• Advergaming refers to online games
merged with interactive advertisements
• Advertisers gain many benefits with
advergames
• Plinking is the act of embedding a product
in a video
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Learning Objective 8
• New products, services, and ideas spread
through a population. Different types of
people are more or less likely to adopt
them.
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The Diffusion of Innovations
• Innovation: any product that consumers
perceive to be new
• New manufacturing technique
• New product variation
• New way to deliver product
• New way to package product
• Diffusion of innovation
• Successful innovations spread through
the population at various rates
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Types of Adopters
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Behavioral Demands of Innovations
• Continuous innovation
• Evolutionary rather than revolutionary
• Dynamically continuous innovation
• More pronounced change to existing
product
• Discontinuous innovation
• Creates major changes in the way we
live
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Prerequisites for Successful Adoption
Compatibility
Innovation should be compatible with
consumers’ lifestyles
Trialability
People are more likely to adopt an innovation if
they can experiment with it prior to purchase
Complexity
A product that is easy to understand will be
chosen over competitors
Observability
Innovations that are easily observable are more
likely to spread
Relative
Advantage
Product should offer relative advantage over
other alternatives
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Learning Objective 9
• Many people and organizations play a role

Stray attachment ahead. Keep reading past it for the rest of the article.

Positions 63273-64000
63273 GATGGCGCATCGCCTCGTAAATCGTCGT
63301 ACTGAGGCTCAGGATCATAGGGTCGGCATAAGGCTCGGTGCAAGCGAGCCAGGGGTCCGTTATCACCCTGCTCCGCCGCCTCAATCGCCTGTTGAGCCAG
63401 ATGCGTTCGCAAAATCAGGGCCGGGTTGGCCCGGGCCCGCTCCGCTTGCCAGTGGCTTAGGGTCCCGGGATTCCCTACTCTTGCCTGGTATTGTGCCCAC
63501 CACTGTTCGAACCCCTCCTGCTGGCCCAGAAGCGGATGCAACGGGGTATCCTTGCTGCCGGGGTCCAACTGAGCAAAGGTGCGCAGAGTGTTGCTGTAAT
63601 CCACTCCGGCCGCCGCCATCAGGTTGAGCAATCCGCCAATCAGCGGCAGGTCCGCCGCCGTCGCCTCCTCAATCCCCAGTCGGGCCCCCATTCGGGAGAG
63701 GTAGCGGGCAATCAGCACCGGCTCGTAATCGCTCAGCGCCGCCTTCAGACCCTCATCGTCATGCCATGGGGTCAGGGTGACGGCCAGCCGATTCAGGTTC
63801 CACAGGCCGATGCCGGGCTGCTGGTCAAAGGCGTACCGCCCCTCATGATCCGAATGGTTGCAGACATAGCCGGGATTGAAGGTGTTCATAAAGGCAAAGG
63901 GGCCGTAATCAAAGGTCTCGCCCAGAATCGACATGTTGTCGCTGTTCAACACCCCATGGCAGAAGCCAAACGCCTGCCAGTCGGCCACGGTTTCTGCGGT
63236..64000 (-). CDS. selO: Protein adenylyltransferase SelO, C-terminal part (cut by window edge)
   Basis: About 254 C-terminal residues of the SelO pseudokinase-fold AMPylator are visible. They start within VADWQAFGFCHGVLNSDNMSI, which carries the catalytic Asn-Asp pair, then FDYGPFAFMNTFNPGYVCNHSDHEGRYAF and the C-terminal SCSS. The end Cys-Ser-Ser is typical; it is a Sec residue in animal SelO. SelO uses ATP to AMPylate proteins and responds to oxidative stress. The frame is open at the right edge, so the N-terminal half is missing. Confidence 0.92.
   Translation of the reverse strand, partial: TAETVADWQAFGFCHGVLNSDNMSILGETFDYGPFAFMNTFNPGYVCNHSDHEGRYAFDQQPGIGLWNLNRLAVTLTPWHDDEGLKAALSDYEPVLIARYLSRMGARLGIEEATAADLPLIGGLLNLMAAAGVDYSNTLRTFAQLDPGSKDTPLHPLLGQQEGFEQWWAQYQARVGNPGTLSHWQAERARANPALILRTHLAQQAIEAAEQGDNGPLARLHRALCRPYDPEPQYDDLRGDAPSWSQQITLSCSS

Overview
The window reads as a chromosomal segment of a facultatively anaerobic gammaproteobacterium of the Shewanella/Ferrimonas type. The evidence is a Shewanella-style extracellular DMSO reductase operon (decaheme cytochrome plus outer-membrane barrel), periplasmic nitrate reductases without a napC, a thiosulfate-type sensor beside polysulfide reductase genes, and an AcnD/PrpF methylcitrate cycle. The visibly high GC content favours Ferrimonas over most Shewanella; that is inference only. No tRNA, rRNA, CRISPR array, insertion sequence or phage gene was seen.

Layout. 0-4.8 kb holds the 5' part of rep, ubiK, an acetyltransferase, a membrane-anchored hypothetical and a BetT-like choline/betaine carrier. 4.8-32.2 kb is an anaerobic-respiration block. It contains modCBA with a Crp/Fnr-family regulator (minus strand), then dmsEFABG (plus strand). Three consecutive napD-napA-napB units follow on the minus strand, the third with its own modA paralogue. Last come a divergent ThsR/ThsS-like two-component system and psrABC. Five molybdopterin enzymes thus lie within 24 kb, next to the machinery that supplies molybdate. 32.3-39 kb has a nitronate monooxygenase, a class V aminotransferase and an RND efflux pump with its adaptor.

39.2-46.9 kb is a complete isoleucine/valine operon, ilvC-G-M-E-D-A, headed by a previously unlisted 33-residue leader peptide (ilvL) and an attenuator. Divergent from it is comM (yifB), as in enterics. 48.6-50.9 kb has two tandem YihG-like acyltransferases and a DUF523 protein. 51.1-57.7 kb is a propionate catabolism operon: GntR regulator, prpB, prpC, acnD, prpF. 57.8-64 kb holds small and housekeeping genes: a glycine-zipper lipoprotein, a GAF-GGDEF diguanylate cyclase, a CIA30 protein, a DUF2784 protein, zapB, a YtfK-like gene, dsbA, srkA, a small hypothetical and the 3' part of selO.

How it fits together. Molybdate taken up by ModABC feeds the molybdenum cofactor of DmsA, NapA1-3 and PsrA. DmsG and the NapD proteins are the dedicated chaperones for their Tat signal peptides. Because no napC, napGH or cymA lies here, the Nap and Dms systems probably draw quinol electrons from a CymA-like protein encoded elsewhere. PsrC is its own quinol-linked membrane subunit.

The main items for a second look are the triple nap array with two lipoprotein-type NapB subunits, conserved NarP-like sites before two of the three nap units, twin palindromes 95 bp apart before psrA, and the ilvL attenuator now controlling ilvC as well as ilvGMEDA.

in the fashion system that creates and
communicates symbolic meaning to
consumers.
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The Fashion System
• The fashion system includes all those
people and organizations involved in
creating symbolic meanings and
transferring these meanings to cultural
goods
• Fashion is code
• Fashion is context-dependent
• Fashion is undercoded
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Behavioral Science Perspectives
and Models of Fashion
•
•
•
•
Psychological
Economic
Sociological
Medical
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Motives and
Psychological Models of Fashion
• Conformity
• Desire for variety seeking
• Need to express personal
creativity
• Sexual attraction
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Learning Objective 10
• Fashions follow cycles.
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Fashion Life Cycle Example
• Introduction stage: small number of music
innovators hear a song
• Acceptance stage: song enjoys increased
visibility
• Regression stage: song reaches stage of
social saturation as it becomes overplayed
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For Reflection
• What is and what should be the role of
fashion in our society? How important is it
for people to be in style? What are the
pros and cons of keeping up with the latest
fashions?
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Chapter Summary
• A culture is a society’s personality.
• Myths are stories that express a culture’s
values.
• Many of our consumption activities include
rituals associated with holidays, grooming,
rites of passage, and other events.
Copyright © 2013 Pearson Education, Inc. publishing as Prentice Hall
14-50
Chapter Summary
• Products may be sacred or profane and
some may shift between the two
categories.
• Styles are like a mirror that reflect culture.
• We can distinguish between high and low
forms of culture.
• Marketers are also reality engineers.
Copyright © 2013 Pearson Education, Inc. publishing as Prentice Hall
14-51
Chapter Summary
• New products spread through the
population. Certain characteristics make it
more likely that they will be adopted.
• The fashion system creates and
communicates symbolic meaning for
consumers.
• Fashion follows cycles.
Copyright © 2013 Pearson Education, Inc. publishing as Prentice Hall
14-52